Fayetteville PWC Opens NC’s First Municipal Community Solar Project
PWC held a ribbon cutting ceremony October 23, 2019 to announce the operation of North Carolina’s first municipal community solar project.
Community Solar is a customer program that provides an alternative to roof-top solar for customers who want to participate in renewable energy without the expense or effort of installing roof-top solar, including customers who rent their homes. The 1 MW, 3,384 panel farm is located in northeast Cumberland County, adjacent to PWC’s Butler-Warner Generation Plant.
“The PWC Community Solar project gives our customers the ability to take advantage of solar energy without having to make the investment of putting solar panels on their roof,” said David Trego, PWC CEO/General Manager. “This opens up participation in this sustainable and carbon free energy source to all PWC customers including those who are in rental properties or are in the military who otherwise might not think they could get involved.”
The energy produced by the Solar project is sent to the power grid and serves the community and replaces electricity that would have been generated from other sources. In one year, the farm will produce 1.5 Million kWh, enough energy to power 100 homes or to supply the power purchased by PWC industrial customer M J Soffee.
“This project exemplifies the best of what man and nature can do in tandem,” said Evelyn Shaw, PWC Board Chair. “We utilize the ready and available energy resources of nature for man’s longevity. Thus, we protect the environment and sustain ourselves for generations to come.”
In addition, the farm has 500 kW battery storage that allows energy to be stored and used during peak times to reduce energy costs. PWC is also the first municipal to install battery storage.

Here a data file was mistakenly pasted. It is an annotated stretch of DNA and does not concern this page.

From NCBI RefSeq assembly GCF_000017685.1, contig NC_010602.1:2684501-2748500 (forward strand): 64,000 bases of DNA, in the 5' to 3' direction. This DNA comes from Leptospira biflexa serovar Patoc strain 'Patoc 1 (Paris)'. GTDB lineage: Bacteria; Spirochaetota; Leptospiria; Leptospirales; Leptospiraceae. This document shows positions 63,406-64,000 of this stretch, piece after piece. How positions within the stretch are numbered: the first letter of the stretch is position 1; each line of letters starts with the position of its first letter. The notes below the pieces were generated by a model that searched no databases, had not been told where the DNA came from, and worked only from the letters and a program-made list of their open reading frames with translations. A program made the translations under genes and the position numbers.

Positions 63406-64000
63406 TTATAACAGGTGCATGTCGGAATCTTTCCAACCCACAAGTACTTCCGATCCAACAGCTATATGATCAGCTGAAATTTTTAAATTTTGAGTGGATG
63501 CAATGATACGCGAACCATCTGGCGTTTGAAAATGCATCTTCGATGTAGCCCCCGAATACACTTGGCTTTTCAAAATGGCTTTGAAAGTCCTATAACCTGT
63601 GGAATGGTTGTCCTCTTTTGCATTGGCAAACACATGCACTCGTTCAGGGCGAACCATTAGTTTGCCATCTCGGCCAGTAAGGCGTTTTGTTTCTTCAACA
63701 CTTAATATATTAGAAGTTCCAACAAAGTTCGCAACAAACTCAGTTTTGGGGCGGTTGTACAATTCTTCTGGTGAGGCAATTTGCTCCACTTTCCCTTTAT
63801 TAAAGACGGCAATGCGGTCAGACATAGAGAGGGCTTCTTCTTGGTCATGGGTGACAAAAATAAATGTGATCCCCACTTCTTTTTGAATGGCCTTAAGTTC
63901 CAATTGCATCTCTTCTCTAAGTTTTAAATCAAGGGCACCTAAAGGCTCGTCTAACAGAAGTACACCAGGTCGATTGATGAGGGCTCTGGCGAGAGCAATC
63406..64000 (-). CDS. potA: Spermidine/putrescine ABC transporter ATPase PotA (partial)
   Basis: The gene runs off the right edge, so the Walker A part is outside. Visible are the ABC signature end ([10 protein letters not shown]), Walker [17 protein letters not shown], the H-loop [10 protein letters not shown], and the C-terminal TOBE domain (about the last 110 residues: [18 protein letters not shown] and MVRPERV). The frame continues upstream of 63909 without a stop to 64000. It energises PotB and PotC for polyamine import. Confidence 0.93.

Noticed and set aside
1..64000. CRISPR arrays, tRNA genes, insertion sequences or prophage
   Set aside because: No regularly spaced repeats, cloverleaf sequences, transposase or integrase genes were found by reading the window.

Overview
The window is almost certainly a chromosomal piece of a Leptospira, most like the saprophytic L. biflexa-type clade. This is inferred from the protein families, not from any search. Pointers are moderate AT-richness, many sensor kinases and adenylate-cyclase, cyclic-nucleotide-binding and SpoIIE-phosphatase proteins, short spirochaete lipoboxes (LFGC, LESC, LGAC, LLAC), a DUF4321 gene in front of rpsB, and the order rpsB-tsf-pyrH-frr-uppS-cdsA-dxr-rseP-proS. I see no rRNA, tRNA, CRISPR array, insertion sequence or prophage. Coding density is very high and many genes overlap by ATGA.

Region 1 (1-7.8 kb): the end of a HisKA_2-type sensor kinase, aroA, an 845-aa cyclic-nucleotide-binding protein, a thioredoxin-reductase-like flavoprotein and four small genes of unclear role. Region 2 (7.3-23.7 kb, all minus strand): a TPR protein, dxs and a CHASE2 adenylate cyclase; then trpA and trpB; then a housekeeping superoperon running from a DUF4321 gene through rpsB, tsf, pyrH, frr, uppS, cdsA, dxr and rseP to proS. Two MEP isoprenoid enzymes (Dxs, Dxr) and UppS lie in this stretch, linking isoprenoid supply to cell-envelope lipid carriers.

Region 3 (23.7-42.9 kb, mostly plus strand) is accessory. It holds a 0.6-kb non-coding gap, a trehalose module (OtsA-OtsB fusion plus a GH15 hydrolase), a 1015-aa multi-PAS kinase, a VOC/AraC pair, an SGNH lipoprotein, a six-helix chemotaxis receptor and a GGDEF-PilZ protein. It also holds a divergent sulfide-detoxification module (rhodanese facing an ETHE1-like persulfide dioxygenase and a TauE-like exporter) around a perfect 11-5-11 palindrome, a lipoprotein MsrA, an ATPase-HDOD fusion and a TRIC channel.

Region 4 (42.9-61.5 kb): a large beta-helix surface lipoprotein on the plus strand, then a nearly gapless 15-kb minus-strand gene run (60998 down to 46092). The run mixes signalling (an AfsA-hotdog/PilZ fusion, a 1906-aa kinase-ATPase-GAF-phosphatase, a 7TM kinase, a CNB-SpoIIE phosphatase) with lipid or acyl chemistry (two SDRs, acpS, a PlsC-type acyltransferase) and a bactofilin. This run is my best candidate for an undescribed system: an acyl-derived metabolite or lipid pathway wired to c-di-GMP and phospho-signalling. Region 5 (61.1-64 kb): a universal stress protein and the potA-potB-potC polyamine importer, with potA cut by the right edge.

PWC developed the Community Solar project with the assistance from the North Carolina State Clean Energy Technology Center. Through a federal grant, NCSCETC conducted an early feasibility study for PWC and modeled the economics which PWC adopted for the program.
Dewberry served as the General Contractor for the project and Fayetteville’s Horne Brothers Construction and Directional Services Incorporated (DSI) built the solar array and provided the electrical contracting services.
Beginning Nov. 1, PWC customers will be able to enroll in the Community Solar program. Customers who participate, pay a one-time enrollment fee for each panel. Then pay a monthly panel subscription fee and receive a monthly credit for the solar energy that is generated by the panel. The $1.6 million renewable energy project is funded by the participating customer subscription fees and helps PWC meet its NC Renewable Energy requirements (SB3).
“The project is designed to be financially self-sustaining from those who participate and will be breakeven over its projected 25-year life. So in the end no general ratepayer dollars will be used in the project and it will not have any impact on customer rates,” added Trego.